The news that singer John Mellencamp with cap the Iowa caucus campaign of John Edwards had not provoked the media frenzy that accompanied Oprah Winfrey's Des Moines tarmac tap on behalf of rival Democrat Barack Obama.
For this, Edwards should be thankful.
Obama has been stalled in the Iowa polls ever since Winfrey visited the state on his behalf early in December. In contrast, national front-runner Hillary Clinton, who fumbled repeatedly in November and early December, and Edwards, who had been written out of the race by some pundits, have regained their positions.
Obama misread Iowa. He bet on style over substance in a state where activist Democrats take seriously the definitional role their play in the nominating process. The senator from Illinois, who had so much momentum at the beginning of December, calculated that the Hawkeye state might be locked up by a recommendation from a multi-media persona whose entry into presidential politics came off a little like the launch of a new "project."
That does not mean that Obama should be counted out in Iowa. He has spent more money than the other candidates on slick TV ads, he has hired some of the best caucus strategists and his campaign is tossing every charge and claim it can muster into a drive to blunt the momentum that has belonged to Edwards since he dominated the last pre-caucus debate between the Democratic contenders.
But, despite his many advantages, the Illinoisan could well finish behind Edwards.
That's because the 2004 Democratic nominee for vice president has waged a dramatically different campaign than Obama's feel-good effort. Where Obama has run the softest sort of campaign, Edwards is mounting a edgy, muscular effort that owes more to the memory of Paul Wellstone or the sensibilities of Ralph Nader than to the smooth triangulations of Bill Clinton or the not-so-smooth compromises of John Kerry.
Edwards has fought his way back into contention with aggressively populist positions, anti-corporate rhetoric and a campaign that eschews glitz for grit. Necessarily, the former senator from North Carolina opts for a different sort of celebrity than the other contenders.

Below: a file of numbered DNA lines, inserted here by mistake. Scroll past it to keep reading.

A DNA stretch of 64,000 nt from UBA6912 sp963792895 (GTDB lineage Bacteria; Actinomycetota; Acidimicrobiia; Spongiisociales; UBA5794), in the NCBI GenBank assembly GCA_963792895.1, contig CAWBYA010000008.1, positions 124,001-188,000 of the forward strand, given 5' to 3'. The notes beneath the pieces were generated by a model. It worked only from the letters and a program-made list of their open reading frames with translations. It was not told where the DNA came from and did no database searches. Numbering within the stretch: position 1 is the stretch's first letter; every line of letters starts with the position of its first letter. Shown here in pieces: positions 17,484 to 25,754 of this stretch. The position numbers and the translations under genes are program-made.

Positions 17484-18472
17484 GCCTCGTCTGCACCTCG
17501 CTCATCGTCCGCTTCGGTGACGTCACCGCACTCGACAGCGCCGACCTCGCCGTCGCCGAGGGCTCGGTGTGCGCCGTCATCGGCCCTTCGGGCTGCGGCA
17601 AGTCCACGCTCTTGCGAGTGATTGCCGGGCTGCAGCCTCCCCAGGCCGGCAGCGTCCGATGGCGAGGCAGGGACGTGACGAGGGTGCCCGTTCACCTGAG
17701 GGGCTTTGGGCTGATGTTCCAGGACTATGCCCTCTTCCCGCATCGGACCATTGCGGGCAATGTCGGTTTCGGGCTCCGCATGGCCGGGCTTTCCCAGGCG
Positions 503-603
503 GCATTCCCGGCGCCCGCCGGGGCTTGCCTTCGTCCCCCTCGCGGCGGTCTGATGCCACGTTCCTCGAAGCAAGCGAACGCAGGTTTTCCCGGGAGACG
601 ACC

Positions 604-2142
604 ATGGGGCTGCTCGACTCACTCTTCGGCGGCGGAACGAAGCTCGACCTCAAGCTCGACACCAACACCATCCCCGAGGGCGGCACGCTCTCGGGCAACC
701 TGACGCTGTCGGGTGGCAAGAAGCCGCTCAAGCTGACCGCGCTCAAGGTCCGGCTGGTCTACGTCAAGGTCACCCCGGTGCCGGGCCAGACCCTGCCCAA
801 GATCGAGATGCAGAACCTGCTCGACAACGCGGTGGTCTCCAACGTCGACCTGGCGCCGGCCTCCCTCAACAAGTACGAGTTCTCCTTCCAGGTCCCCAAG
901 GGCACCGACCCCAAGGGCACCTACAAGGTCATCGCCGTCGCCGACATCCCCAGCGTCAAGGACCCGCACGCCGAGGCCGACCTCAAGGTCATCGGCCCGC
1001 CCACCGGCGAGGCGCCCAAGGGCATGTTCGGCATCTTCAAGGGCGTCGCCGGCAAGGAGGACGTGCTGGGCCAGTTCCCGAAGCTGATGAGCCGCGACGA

So it is that Mellencamp will come to Iowa Wednesday to close the Edwards campaign off with a "This Is Our Country" rally at the not-exactly-Hollywood Val Air Ballroom in West Des Moines. (In case anyone is missing the point here, they will be distributing the tickets from the United Steelworkers Local 310 hall.)
Where Winfrey brought a big name but little in the way of a track record on the issues that are fundamental to the rural and small-town Iowans who will play a disproportional role in Thursday's caucuses, Mellencamp is more than just another celebrity taking a lap around the policy arena.
For a quarter century, the singer has been in the thick of the fight on behalf of the rural families he immortalized in the video for "Rain on the Scarecrow," his epic song about the farm crisis that buffeted Iowa and neighboring states in the 1980s and never really ended.
Mellencamp has not merely sung about withering small towns and farm foreclosures. As a organizer of Farm Aid, he has brought some of the biggest stars in the world to benefit concerts in Iowa and surrounding states, and he has helped to distribute the money raised at those events to organizations across Iowa.
Farm Aid is nonpartisan. It's not endorsing in this race. But Mellencamp is. The singer, who this year will be inducted into the Rock and Roll Hall of Fame but whose music remains vital enough to have earned a 2008 Grammy nomination for Best Rock Vocal Performance, was lobbied for support by other campaigns, especially Clinton's. But he has a long relationship with Edwards. He has an even longer relationship with the issues that Edwards is talking about. Indeed, his credibility is grounded in the recognition that Mellencamp has repeatedly taken career-risking anti-war, anti-racist and anti-poverty stances that other celebrities of his stature tend to avoid.
What matters, of course, is the fact of that credibility -- and the fact that it is so closely tied to the farm and rural issues that have meaning even in the more urbanized regions of Iowa. That is why, if there is an endorsement that is going to have meaning with the people who drive down country roads to attend caucuses on what looks to be a very cold and unforgiving Thursday night, it is likely to be that of the guy who proudly sings that, "I was born in a small town..."
John Nichols' new book is The Genius of Impeachment: The Founders' Cure for Royalism. Rolling Stone's Tim Dickinson hails it as a "nervy, acerbic, passionately argued history-cum-polemic [that] combines a rich examination of the parliamentary roots and past use of the 'heroic medicine' that is impeachment with a call for Democratic leaders to 'reclaim and reuse the most vital tool handed to us by the founders for the defense of our most basic liberties.'"
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